Homeless “structures” have increased 285% and San Francisco can’t figure out where to stick them. And the first lesbian head of the San Francisco Fire Department is stuck with the problem because in that wonderous utopia, the job of the fire department isn’t just putting out fires, but dealing with vagrants.

“Our folks are embedded in their communities and they know who is on the streets,” she said.

The homeless immigrating to San Francisco from less friendly parts of California are even dialing 911 to get a hotel room.

“These people are very honest when you talk with them,” a paramedic quoted by the San Francisco Chronicle said, “They come right out and ask, ‘How do I get a hotel room?’”

Then they start coughing and demand to be taken to their hotel suite.

Mayor Breed has tried telling foreign homeless vagrants to go home and leave San Francisco alone. But how do you keep them down in Stockton once they’ve seen the free hotel rooms and booze in SF?

“The reality is we’ve got to focus our limited resources on reaching the people who have been here on our streets for a long time,” she insisted.

First squat, first served.

The interim director of the homelessness department (presumably soon to be changed to the unhoused department or the ministry of poop walks) warned that free hotels rooms and pot will only be dispensed to those homeless who “have roots in San Francisco.” The new arrivals will have to wait their turn.

You can’t just show up in San Francisco and demand free booze and a hotel room. They’re not suckers.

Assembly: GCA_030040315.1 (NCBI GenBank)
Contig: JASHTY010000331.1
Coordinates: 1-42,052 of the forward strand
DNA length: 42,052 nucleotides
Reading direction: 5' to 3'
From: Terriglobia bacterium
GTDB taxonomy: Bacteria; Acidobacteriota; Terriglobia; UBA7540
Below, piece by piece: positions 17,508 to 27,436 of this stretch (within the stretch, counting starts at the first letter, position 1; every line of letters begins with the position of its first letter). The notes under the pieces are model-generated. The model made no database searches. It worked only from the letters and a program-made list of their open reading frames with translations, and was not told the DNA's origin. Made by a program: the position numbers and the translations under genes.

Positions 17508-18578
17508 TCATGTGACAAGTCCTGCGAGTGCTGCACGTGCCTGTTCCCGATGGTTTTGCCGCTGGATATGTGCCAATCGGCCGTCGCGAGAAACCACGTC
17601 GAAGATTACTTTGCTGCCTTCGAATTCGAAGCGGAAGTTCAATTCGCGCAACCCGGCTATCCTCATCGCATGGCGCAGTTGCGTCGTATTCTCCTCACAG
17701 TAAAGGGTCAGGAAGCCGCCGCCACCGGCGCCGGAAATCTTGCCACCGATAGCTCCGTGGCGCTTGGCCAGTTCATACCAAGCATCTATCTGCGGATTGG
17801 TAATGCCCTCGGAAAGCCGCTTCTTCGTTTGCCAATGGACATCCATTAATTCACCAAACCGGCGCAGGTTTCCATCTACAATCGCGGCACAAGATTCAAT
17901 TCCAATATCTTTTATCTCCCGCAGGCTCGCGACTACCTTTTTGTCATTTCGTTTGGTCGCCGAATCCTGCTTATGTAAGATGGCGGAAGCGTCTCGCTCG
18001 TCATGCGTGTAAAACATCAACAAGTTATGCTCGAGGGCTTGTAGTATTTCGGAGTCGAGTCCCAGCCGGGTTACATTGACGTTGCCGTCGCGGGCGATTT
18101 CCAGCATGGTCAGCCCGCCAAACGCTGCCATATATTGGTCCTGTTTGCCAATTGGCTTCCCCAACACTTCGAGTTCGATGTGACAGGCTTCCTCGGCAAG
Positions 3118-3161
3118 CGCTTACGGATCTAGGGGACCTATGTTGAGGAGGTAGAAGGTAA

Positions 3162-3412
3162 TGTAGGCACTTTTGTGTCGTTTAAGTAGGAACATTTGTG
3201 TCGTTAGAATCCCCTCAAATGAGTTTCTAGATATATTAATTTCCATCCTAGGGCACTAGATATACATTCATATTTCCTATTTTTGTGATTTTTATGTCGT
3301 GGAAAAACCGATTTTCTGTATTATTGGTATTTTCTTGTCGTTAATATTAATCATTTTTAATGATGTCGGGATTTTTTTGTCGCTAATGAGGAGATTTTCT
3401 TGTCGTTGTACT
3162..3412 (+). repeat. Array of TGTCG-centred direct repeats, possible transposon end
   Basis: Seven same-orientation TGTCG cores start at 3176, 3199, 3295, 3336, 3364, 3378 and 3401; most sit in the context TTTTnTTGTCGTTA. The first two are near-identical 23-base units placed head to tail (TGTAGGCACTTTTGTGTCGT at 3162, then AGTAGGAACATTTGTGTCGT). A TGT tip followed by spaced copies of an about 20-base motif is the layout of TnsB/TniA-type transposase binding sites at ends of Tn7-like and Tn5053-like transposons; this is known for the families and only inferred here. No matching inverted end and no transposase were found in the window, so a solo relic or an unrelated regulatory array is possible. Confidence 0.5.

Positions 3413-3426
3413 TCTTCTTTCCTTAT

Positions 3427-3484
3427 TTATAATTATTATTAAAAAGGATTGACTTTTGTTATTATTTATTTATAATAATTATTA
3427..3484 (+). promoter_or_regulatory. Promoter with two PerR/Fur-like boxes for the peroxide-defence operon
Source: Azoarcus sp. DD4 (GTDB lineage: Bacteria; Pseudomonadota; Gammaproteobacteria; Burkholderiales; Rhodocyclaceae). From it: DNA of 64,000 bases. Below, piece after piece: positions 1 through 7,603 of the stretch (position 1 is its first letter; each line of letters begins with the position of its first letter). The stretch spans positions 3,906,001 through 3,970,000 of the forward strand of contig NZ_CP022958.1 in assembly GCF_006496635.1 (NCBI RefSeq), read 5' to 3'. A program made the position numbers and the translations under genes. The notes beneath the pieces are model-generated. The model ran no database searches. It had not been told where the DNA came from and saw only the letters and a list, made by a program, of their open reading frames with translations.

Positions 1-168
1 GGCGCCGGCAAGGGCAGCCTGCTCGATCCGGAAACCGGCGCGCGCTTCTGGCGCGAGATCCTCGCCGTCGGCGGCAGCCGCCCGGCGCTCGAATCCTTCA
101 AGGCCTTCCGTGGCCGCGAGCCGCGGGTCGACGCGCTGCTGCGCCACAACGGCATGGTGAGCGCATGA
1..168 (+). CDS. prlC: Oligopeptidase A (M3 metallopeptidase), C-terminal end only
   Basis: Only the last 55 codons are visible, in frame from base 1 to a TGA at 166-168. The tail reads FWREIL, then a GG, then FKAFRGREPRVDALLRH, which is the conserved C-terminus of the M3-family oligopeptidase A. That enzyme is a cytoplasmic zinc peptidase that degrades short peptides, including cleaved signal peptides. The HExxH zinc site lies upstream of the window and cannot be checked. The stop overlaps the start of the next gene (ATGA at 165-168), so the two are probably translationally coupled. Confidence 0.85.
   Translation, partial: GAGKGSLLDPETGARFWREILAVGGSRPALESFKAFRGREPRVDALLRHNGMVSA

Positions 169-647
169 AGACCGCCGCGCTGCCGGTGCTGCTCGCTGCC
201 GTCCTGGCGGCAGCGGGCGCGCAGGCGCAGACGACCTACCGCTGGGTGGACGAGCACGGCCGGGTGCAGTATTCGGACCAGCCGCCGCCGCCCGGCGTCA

If you aren’t descended from the first hippies who came here with the first communes, go home. The free booze and hotel rooms are reserved for those with roots in the crackhead community.

But homeless advocates rightly argue that this sort of NIMBY attitude is cruel and selfish. Why shouldn’t the homeless of the coast, the country, the continent, and the planet all show up in San Francisco?

What’s with this homeless nativism that puts San Fran citizenship ahead of need?

Sadly, San Francisco responded parochially to the influx of homeless by sending police officers out to intimidate the new homeless and prevent them from displacing the old homeless. Sometimes you have to destroy the new makeshift homeless encampment to save the old homeless encampment.

And then, soon, you’re beating the undocumented and unhoused with nightsticks for social justice.

Mayor Breed might as well just start building a wall to keep the Stockton homeless out while vowing to Make Homelessness Great Again by giving away pot and booze only to the city’s own homeless.

Reproduced with kind permission of Frontpage Mag